It also must be noted that Picketts brigades were making a series of left obliques and when these brigades were turned at right angles to make the movements they probably looked like columns to hancocks men. Back to my original point. In Napoleonic times columns of attack were more than two rows deep but picketts charge never had a depth of more than 2 rows in any division making the attack. Imagine if when armistead hit the angle there would of been another two to three rows folling up behind him. This is something longstreet did af chickamauga. 5 rows deep of brigades but only two brigades wide.
 

RedRover

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It also must be noted that Picketts brigades were making a series of left obliques and when these brigades were turned at right angles to make the movements they probably looked like columns to hancocks men. Back to my original point. In Napoleonic times columns of attack were more than two rows deep but picketts charge never had a depth of more than 2 rows in any division making the attack. Imagine if when armistead hit the angle there would of been another two to three rows folling up behind him. This is something longstreet did af chickamauga. 5 rows deep of brigades but only two brigades wide.
Here's a quote from Napoleon (from Jomini's life of Napoleon):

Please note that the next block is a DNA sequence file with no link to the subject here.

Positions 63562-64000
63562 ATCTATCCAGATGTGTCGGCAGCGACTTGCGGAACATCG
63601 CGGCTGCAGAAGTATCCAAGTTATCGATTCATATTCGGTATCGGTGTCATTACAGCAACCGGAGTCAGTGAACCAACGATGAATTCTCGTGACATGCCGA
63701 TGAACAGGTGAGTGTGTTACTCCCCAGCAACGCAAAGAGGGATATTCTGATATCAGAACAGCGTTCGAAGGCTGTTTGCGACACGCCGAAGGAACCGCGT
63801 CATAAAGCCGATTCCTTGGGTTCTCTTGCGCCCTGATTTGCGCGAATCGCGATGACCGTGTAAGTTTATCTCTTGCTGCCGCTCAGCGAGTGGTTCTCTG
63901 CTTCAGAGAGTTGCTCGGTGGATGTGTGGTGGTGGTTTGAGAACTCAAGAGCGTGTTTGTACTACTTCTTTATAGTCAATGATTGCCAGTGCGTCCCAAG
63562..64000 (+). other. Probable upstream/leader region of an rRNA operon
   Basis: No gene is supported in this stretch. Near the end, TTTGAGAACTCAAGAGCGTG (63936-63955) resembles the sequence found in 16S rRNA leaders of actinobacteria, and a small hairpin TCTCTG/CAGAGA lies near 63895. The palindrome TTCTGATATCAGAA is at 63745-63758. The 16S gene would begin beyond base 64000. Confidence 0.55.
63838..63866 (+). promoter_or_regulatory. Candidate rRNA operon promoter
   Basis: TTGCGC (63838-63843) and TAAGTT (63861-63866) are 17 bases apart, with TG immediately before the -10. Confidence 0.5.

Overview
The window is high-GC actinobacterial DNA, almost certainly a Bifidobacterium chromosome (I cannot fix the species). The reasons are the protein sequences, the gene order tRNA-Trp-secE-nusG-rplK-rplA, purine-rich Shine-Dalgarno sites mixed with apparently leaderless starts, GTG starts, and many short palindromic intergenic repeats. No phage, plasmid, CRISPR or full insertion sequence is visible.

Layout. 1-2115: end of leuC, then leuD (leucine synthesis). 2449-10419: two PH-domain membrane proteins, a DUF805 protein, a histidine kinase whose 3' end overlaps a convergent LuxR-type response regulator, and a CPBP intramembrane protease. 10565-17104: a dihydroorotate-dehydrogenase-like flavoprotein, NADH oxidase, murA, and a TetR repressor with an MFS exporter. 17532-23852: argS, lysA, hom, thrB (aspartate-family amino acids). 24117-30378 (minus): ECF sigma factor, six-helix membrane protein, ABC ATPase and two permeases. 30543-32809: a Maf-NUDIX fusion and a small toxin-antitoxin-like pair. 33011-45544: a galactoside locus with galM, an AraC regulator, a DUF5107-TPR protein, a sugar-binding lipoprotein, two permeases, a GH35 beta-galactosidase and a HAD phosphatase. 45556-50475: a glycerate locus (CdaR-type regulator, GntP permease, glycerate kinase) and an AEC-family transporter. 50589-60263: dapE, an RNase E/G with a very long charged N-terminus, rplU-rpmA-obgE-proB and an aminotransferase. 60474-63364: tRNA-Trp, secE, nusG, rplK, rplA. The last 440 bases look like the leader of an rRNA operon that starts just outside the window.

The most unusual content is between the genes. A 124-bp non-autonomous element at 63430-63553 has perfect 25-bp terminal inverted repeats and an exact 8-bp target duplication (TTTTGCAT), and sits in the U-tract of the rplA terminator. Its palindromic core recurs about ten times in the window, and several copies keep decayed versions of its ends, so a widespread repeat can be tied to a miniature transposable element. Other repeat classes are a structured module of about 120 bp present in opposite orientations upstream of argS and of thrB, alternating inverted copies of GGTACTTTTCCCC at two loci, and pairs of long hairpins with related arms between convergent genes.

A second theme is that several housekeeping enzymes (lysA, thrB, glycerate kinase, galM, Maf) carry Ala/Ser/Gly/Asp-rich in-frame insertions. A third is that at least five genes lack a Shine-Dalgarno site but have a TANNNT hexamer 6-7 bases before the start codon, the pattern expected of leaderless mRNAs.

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Most regiments of Pickett's division in their charge, so far as known, advanced in line of battle, and were consequently spared being pummeled as they would massed into battalion columns. Maj. Peyton of the 19th VA noted:
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However Peyton notes that the division became crowded, and formed into a mass which was pummelled...

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This description of the crowding reminds me of D'Erlons' attack at Waterloo, and is evidently proved equally deadly. Elliott's map of the battlefield, and the Confederate graves, shows where this crowding took place,

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thomas aagaard

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Location
Denmark
Yes, the battle line (close-order in two ranks) was standard, but they do have to do with light infantry tactics; and have little in common with the "Napoleonic" infantry of the 1792-1815 period beyond the close-order
You are missing my point.
When moving in a close ordered line a unit is acting like heavy/line infantry.
When skirmishing it is acting as light infantry.

By 1790 units where usually specialized. It was heavy or light and a unit could often not do the other job.***
During the Napoleonic wars we start to se units that are trained to do both. (Wellingtons light division in Spain being a obvious example)